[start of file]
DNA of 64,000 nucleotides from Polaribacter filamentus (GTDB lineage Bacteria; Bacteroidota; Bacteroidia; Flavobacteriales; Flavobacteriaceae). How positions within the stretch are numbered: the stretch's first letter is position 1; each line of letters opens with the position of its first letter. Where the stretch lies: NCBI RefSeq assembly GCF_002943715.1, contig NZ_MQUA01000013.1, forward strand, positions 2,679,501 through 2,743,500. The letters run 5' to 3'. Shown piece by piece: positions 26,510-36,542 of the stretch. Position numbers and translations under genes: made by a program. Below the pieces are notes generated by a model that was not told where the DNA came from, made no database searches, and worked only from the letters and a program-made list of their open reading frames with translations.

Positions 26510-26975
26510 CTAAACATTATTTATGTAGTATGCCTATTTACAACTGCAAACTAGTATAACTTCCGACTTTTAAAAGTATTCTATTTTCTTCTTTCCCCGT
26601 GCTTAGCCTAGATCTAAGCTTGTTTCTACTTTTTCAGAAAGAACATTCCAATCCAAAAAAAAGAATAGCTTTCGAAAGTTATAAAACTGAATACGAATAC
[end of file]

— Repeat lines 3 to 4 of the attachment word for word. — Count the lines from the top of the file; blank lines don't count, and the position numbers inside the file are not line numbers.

26510 CTAAACATTATTTATGTAGTATGCCTATTTACAACTGCAAACTAGTATAACTTCCGACTTTTAAAAGTATTCTATTTTCTTCTTTCCCCGT
26601 GCTTAGCCTAGATCTAAGCTTGTTTCTACTTTTTCAGAAAGAACATTCCAATCCAAAAAAAAGAATAGCTTTCGAAAGTTATAAAACTGAATACGAATAC